Clausesor Criteria

procedures to ensure that quality standards are met;


procedures that are systematically
monitored for conformance;
identification and analysis of causes
non-conformance;
elimination of the causes of problems
through appropriate corrective action;
The principles of quality assurance can
be applied to a particular activity, or to
all processes in the organisation. If the
quality assurance is applied throughout
an organisation for all its activities, a
quality system is in place. Such a quality system may also be called a quality
control system or alternatively a quality
management system (more modern usage).
Essentially, ISO 9001 and ISO 9002 contain a number of requirements which
should be met by such a quality system.
Some of these requirements are put in
fairly general terms; others are more detailed. The English version of the norms
contain about 8 pages, most of which
consist of the requirements of Section 4,
arranged into 20 clauses or criteria.
(see table 1).
The requirements of the standards can be
grouped into three sets:
general requirements of a quality system (management responsibility, quality
manual and procedures, appointment of
a quality manager, availability of qualified resources and staff, ...);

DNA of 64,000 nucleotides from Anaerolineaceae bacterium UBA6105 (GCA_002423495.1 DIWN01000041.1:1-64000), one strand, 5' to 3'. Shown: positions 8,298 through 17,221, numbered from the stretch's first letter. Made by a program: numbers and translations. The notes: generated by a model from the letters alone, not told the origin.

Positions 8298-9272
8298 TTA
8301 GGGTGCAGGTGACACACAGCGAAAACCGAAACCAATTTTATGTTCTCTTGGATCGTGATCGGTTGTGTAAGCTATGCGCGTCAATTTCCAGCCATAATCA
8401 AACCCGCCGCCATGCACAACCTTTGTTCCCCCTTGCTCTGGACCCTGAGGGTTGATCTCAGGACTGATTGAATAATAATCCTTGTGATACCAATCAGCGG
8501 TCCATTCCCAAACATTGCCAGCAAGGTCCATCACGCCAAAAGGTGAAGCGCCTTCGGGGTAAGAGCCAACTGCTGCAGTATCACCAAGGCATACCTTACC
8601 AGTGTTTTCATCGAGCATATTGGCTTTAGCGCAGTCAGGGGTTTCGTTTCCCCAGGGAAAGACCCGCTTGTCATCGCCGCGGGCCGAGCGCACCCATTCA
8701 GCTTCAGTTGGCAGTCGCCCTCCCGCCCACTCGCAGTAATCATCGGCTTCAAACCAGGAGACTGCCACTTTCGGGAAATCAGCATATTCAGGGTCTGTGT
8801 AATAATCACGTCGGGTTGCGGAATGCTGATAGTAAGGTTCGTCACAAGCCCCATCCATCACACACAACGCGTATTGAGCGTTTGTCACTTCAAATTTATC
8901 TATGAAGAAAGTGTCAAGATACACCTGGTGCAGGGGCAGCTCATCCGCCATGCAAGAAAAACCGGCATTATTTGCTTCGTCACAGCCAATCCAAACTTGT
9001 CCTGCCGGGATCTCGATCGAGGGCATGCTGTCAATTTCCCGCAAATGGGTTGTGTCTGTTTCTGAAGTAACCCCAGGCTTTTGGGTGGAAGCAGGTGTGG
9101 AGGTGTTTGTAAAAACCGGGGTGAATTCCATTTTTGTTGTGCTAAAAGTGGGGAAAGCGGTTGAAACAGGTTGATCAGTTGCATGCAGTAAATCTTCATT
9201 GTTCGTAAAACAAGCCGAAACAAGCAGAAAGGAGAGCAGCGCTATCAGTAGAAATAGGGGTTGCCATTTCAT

the need to maintain documented procedures on the key processes of the organisation (design, development, purchase, delivery, etc.) - and implement
activities according to the procedures;
specific quality assurance mechanisms,
including test and inspection, keeping
quality records, dealing with non-conformance, keeping documents up-to-date,

4.1
4.2
4.3
4.4
4.5
4.6
4.7
4.8
4.9
4.11
4.12
4.13
4.14
4.15
4.16
4.17
4.18
4.19
4.20

Management responsibility
Quality system
Contract review
Design control
Document and data control
Purchasing
Control of customer-supplied product
Product identification and traceability
Process control
Control of inspection, measuring and test equipment
Inspection and test status
Control of nonconforming product
Corrective and preventive action
Handling, storage, packaging, preservation and delivery
Control of quality records
Internal quality audits
Training
Servicing